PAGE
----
We all know that Haiti will not die if the multi-nationality of Mr. Martelly were to be confirmed. This country has seen worse than the strange fact of having a foreigner, thoroughbred Haitian, in the National Palace. His removal from office, his presidential duties, for criminal and constitutional grounds, does not sign the death warrant of the Republic. On the contrary. Or at the least, a responsible management by the elite and the people on the street, in compromise and calm in any crisis that would result from a political development–however unfortunate and undesirable–would only emphasize the slow and steady maturation of the democratic process .

Thanks to the allegations, now becoming, in part, revelations, of Senator Jean-Charles, a Senate committee has been able to confirm for the country that some highly placed members of the Martelly-Conille government at least hold a foreign nationality. Infractions. Irresponsible negligence on the part of these officials who were responsible for the evaluation of records of “Haitian” personalities for joining the government team. In a constitutional state of law, a constitution counts. The affinities of clans ought not at all be the frames of reference in forming a government. “Vetting!”. “Screening!” If police officers are subjected to such administrative and procedural rigors there is no reason that at the highest levels of state just anyone can be called to any state job. The Republic JPP – “Jan, pase, pase” –(people of the past are past) has had its day. The entire country still bears the scars. Let’s put an end to it! Once and for all.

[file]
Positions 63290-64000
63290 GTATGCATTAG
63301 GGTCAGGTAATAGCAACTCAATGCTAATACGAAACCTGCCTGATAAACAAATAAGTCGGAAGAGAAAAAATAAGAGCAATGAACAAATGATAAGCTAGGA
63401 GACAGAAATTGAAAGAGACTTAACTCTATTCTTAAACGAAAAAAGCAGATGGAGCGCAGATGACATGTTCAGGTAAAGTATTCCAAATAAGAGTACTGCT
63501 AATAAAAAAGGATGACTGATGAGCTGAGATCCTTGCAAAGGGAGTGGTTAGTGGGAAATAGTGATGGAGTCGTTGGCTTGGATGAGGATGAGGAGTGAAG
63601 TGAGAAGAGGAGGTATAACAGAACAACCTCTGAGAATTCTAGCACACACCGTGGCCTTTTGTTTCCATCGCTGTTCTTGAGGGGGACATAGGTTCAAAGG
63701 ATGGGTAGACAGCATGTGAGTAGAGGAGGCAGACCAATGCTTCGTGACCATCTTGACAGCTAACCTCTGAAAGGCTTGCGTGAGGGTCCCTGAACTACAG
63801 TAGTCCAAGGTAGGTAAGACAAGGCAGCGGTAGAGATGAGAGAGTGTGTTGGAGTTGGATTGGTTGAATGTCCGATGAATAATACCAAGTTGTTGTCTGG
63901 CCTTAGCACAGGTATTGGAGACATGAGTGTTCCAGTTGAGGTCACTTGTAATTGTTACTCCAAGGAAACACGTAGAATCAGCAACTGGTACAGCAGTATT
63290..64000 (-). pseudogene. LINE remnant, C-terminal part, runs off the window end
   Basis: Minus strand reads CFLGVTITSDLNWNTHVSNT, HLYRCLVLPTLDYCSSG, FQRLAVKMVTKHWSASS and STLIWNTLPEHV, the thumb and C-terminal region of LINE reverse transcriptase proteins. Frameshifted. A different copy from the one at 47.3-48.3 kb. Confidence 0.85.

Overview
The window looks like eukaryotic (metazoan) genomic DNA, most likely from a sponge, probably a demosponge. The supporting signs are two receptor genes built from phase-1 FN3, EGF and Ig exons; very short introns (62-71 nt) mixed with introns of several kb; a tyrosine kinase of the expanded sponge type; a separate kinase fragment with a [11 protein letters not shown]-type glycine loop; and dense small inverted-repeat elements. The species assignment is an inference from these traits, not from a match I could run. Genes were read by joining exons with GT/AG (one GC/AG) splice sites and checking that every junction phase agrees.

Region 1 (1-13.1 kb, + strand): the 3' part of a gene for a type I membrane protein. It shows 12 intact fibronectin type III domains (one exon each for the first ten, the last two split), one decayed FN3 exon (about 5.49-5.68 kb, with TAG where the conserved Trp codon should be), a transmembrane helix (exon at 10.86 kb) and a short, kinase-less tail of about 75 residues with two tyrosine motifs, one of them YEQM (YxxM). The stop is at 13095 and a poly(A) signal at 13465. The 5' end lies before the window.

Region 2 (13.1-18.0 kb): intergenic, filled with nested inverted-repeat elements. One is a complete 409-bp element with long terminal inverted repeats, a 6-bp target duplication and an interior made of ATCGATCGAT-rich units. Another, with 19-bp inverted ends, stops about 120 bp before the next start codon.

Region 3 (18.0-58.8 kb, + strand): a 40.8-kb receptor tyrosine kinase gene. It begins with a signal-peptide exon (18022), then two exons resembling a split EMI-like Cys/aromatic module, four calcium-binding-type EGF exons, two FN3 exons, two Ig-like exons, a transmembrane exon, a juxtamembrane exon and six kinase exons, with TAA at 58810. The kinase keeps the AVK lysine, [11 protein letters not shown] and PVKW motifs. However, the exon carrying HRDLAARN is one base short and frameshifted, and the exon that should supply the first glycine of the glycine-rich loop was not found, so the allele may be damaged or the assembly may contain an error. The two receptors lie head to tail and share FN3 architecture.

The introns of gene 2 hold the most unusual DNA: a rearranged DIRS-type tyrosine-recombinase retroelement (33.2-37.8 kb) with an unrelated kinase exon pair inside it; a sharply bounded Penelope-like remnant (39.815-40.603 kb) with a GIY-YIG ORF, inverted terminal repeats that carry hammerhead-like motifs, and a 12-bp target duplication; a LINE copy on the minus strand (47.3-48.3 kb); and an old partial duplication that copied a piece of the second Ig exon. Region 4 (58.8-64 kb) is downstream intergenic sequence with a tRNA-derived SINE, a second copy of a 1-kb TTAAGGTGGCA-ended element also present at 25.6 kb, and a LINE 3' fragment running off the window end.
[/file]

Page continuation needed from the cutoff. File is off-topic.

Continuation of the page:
The proof of prohibited and schizophrenic relationships that our elites have forged with the law, throughout history, is well established. We remain, as a people, unrepentant recidivists in public and private criminal acts .  If we want our professions of faith to be in conformity with our deeds and our vows for good citizenship, for our country, to take shape, we must rid ourselves of this lax culture so that we have responsible government authorities in a republic of laws and a civic ethic in our private businesses.

Mr. Martelly moves a lot. He is very active. He is present. Ubiquitous. On TV. In the streets. Posters. Never before  has there ever been such a president of the democratic era. Bulimia of words. Overexposure. Presidential stardom, very suspect with regard to the bicameral constitutional regime. His National Palace eventually cannibalized the Prime Minister. The existence of the Prime Minister Conille remains fixed in the fetal position. Early fossilization. Paternalistic failure. With his good intentions proclaimed, his hyperactivity and relative omnipotence as Head of State–which seems to make all spheres of government his private domain–Mr. Martelly must not fail to tell the country the truth about his nationality. The truth. Nothing but the truth. The vagueness and doubt about the legitimacy and viability of a presidential term do not help anyone. Even less, potential foreign investors at the time of  “business diplomacy”.

We’re holding our breath. And pray to God that the facts disprove the suspicion. Otherwise, the alarming ubiquity of Mr. Martelly may become a disturbing presence. Even a delightful absence if forced to step down. Thanks to Moïse Jean-Charles.